Fighting corruption takes community cooperation, panellists stress in UN-backed televised debates

11 Apr 2017

Fighting corruption takes community cooperation, panellists stress in UN-backed televised debates

KABUL - To eliminate corruption from Afghanistan, every individual in every community across the country must play an active role, said panellists in televised UN-backed debates held in Kandahar and Jalalabad during the past week.

The Kandahar debate, which brought together panellists from local universities and civil society organizations, focused on the concept of communities holding government representatives and other leaders accountable.

In the Jalalabad debate, ant-corruption officials, provincial council members, civil society representatives and community leaders discussed the impact of corruption on peace and development.

In Kandahar, the head of the Anti-Corruption Department for the southern region, Sayed Javed Hashimi, outlined how his department is investigating cases of corruption and stressed that it is the responsibility of every individual to report incidents when they happen.

And in the Jalalabad debate, Habiba Kaker, a member of Nangarhar’s provincial council, said corruption has long and deep roots in Afghanistan. To tackle corruption, she stressed, every citizen must take action in supporting the rule of law in daily life.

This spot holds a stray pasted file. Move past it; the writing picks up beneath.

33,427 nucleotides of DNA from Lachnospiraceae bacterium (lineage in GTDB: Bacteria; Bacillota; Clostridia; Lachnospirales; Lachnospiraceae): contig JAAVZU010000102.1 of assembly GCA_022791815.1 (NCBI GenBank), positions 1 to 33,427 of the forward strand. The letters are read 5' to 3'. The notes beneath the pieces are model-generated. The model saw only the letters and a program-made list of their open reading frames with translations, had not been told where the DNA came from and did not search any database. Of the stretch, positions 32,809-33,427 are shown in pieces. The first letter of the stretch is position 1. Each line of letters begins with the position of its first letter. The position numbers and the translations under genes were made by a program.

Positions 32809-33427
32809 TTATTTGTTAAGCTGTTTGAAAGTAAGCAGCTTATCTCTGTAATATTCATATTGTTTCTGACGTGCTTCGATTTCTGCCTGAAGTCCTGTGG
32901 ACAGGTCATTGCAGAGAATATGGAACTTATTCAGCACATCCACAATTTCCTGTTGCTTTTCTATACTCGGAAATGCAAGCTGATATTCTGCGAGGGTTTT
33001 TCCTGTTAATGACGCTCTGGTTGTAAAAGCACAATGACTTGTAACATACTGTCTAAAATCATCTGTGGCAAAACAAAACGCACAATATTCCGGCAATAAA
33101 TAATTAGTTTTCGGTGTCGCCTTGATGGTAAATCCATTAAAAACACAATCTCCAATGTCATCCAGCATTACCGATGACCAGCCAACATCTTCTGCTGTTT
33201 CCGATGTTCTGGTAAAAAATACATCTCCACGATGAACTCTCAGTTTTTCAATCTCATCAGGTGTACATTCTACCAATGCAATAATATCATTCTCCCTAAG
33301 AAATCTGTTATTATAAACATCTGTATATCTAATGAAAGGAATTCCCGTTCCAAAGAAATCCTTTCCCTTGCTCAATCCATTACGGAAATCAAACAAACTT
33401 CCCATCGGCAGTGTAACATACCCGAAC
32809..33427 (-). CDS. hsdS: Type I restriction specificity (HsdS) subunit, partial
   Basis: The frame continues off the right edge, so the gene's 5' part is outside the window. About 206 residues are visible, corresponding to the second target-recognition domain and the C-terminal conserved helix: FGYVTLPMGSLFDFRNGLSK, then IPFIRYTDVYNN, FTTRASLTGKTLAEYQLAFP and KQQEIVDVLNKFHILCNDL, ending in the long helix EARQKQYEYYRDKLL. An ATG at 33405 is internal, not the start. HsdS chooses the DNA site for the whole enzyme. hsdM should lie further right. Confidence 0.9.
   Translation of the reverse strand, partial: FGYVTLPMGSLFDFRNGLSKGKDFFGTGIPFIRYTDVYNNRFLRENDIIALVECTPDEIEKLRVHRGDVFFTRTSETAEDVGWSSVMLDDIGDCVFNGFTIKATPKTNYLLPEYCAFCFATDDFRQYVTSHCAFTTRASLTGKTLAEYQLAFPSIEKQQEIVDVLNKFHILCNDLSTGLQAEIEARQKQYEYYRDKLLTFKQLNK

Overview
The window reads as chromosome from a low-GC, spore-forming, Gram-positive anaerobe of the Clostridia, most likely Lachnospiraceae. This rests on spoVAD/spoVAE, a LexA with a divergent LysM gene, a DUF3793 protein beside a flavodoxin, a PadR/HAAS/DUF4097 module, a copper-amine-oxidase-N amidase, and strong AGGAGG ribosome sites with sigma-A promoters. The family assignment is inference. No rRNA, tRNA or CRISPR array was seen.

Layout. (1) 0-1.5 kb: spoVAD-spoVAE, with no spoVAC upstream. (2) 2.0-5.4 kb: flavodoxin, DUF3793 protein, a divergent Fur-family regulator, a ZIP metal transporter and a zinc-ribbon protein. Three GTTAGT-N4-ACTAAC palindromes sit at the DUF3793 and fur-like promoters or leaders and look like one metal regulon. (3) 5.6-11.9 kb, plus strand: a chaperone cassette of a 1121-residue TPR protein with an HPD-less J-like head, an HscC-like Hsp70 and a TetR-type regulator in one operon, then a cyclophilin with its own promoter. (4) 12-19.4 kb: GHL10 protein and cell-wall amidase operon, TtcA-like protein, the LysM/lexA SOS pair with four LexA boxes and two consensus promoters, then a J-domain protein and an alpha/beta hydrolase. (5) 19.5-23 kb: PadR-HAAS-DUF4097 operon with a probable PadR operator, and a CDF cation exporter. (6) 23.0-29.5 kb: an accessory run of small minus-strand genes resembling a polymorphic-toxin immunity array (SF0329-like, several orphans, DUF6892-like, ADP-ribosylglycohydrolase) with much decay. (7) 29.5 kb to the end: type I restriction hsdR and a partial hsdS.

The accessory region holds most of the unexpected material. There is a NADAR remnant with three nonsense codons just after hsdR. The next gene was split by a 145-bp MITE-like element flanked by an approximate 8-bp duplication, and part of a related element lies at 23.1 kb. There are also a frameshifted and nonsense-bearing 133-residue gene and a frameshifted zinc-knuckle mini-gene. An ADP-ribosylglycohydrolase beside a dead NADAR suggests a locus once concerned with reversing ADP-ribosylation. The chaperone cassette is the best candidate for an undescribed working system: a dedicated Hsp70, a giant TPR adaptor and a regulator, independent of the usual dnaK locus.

“If we stand up against nepotism and relation-based recruitment, for example, we will be able to combat corruption in governmental entities,” she said.

According to independent research reports, Afghanistan is one of the most corrupt countries in the world, affecting every segment of Afghan society, including business practices, government services, rule of law and justice.

The two debates, which were broadcast to an estimated audience of 900,000 on local TV and radio in Jalalabad and Kandahar, were organized by the Kandahar and Jalalabad regional offices of the UN Assistance Mission in Afghanistan (UNAMA).

UNAMA is mandated to support the Afghan Government and the people of Afghanistan as a political mission that provides 'good offices' among other key services. 'Good offices' are diplomatic steps UN takes publicly and in private, drawing on its independence, impartiality and integrity, to prevent international disputes from arising, escalating or spreading.

UNAMA also promotes coherent development support by the international community; assists the process of peace and reconciliation; monitors and promotes human rights and the protection of civilians in armed conflict; promotes good governance; and encourages regional cooperation.